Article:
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Microsoft patches may break Web sites

Web sites that use certain custom applications won't display as expected in Internet Explorer after installing two Microsoft security updates.

Two Microsoft security updates for Internet Explorer can break the functionality of Web sites that use certain custom applications.

The problems occur after installing the patches Microsoft delivered with security bulletins MS05-038 and MS05-052, Microsoft said in two advisories posted on its Web site Wednesday. The bulletins were issued in August and October, respectively.

Both patches can cause problems with ActiveX controls, small programs designed to perform simple tasks that can make a Web site more interactive. The MS05-038 patch can also hinder Java applications. After the patches are installed, applications that are programmed in specific ways will no longer work in Internet Explorer, Microsoft said.

Any problems caused by MS05-038 and MS05-052 affect only a few users, Stephen Toulouse, a program manager in Microsoft's Security Response Center, wrote on the MSRC blog late Wednesday. "As a result of these changes that we made for security sake, for a limited amount of customers some pages may not load as expected," he wrote.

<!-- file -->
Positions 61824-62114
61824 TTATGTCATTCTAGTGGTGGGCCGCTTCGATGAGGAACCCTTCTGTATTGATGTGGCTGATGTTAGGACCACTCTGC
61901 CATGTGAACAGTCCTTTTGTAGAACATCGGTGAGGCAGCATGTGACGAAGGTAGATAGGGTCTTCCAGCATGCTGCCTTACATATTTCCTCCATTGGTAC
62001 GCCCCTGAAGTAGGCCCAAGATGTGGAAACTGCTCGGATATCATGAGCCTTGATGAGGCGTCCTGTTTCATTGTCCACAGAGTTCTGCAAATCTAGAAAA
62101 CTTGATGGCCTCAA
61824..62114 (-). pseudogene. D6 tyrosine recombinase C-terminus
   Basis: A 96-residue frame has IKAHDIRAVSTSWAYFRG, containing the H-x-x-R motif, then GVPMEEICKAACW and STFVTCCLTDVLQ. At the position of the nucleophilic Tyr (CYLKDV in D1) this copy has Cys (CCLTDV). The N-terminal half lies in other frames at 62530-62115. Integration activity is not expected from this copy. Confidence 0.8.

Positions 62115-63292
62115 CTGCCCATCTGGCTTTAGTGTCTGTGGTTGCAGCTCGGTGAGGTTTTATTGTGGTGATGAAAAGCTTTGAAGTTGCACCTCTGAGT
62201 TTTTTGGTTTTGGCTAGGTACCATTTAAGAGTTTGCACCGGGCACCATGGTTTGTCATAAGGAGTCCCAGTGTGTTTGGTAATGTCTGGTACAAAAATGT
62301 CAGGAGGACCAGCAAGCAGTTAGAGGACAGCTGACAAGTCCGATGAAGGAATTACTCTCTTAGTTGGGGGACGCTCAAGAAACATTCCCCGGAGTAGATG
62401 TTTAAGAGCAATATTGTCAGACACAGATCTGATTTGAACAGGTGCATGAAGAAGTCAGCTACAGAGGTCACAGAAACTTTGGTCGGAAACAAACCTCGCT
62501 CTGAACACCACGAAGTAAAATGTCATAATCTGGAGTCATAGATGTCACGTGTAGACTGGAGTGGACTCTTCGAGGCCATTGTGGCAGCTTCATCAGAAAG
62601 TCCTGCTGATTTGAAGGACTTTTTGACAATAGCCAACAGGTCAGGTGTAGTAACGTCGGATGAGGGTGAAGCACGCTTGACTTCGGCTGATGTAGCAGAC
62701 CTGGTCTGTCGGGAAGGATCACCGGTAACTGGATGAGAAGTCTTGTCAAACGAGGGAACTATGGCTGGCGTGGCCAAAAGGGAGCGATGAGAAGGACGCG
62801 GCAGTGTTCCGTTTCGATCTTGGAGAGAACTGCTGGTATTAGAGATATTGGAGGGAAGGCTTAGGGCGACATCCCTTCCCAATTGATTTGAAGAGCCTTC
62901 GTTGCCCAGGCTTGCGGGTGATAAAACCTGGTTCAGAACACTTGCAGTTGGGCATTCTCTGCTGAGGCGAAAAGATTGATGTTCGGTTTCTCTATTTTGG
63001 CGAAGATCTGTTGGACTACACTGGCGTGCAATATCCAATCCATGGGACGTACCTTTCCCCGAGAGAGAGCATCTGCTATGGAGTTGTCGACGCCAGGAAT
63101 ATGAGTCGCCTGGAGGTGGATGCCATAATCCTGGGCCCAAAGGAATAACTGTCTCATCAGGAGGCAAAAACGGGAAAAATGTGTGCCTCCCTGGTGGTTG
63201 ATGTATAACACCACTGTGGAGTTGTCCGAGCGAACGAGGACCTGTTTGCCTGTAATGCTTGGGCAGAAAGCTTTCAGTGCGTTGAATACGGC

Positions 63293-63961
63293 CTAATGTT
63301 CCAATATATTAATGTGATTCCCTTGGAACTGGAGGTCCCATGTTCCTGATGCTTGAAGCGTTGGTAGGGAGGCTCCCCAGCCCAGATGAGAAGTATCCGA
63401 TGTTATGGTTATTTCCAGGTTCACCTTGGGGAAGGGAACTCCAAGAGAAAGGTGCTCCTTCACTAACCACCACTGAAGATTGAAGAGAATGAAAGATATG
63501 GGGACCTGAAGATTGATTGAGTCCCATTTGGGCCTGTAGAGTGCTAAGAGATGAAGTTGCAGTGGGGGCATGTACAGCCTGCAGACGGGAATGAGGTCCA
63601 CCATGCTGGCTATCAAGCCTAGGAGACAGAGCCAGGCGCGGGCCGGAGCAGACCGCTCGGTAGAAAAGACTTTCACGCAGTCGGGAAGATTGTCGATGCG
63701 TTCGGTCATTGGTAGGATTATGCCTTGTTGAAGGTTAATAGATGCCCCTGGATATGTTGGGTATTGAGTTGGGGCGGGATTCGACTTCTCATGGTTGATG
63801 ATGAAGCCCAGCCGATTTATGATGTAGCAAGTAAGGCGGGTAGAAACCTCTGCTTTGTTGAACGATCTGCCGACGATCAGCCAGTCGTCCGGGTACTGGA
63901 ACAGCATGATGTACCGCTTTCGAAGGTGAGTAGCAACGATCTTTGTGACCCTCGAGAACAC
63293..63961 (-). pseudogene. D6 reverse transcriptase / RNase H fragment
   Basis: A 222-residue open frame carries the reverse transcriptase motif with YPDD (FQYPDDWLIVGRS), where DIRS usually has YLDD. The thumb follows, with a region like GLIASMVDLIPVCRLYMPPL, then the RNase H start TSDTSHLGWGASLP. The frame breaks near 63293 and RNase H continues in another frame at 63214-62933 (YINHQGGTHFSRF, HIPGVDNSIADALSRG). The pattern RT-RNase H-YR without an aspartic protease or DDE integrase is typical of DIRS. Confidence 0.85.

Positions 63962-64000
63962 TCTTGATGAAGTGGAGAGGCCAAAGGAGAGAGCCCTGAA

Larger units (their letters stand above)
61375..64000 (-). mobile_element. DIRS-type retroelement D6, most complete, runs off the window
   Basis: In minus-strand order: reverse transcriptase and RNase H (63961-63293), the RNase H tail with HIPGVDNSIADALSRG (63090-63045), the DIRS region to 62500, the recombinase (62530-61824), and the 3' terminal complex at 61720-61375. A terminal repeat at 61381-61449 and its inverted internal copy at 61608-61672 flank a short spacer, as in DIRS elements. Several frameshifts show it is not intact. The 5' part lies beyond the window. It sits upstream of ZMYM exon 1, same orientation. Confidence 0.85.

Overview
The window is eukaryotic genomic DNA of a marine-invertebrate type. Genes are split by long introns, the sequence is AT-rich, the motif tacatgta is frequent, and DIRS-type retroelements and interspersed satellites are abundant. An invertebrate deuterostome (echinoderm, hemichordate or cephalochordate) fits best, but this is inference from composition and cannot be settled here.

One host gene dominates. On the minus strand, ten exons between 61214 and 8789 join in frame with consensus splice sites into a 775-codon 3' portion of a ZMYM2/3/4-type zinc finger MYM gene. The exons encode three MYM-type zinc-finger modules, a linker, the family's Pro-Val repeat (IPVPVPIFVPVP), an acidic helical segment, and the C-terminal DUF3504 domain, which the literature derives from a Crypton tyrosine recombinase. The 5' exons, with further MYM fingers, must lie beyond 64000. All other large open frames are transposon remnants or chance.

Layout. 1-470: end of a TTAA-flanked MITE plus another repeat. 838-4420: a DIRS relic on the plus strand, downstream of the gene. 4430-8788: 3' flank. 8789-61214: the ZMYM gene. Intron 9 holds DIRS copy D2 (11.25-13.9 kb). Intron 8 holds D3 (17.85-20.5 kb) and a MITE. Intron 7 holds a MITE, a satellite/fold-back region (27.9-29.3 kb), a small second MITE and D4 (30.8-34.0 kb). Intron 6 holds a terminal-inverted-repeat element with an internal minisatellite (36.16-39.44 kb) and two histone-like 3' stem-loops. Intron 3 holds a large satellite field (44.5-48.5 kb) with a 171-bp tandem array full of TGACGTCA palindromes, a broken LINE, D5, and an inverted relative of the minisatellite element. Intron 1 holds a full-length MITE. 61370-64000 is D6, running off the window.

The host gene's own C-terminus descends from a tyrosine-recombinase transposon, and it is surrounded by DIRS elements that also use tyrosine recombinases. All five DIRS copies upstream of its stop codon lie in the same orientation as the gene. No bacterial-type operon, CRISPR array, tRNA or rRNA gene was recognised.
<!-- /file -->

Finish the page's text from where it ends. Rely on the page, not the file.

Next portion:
The issue of broken Web sites is the latest problem with Microsoft patches. One recent fix wreaked havoc on systems of users who had changed certain settings on their PCs to be more secure, while Windows 2000 users had trouble finding the right patch for another security problem.

The MS05-052 patch causes the problem because it makes several changes to Windows meant to increase the security of the IE Web browser. After installing the patch, IE will check for a special security setting called on ActiveX controls. If the control does not have the setting, IE will block it, according to a Microsoft advisory.

To resolve this issue, Microsoft advises developers to recompile an affected ActiveX control and mark it as safe when run in an Internet browser, according to the advisory. As a workaround, users of sites with ActiveX controls that no longer work can lower their IE security settings, the company said, although it does not recommend doing so.

Changes made for the benefit of security with the MS05-038 patch mean trouble for ActiveX controls and Java applications. The problems occur if so-called "custom monikers" are used, Microsoft said in a second advisory. To solve the issue, the applications should be converted.

Microsoft's advisories offer technical tips on resolving any issues. The company did not say how many customers have experienced trouble.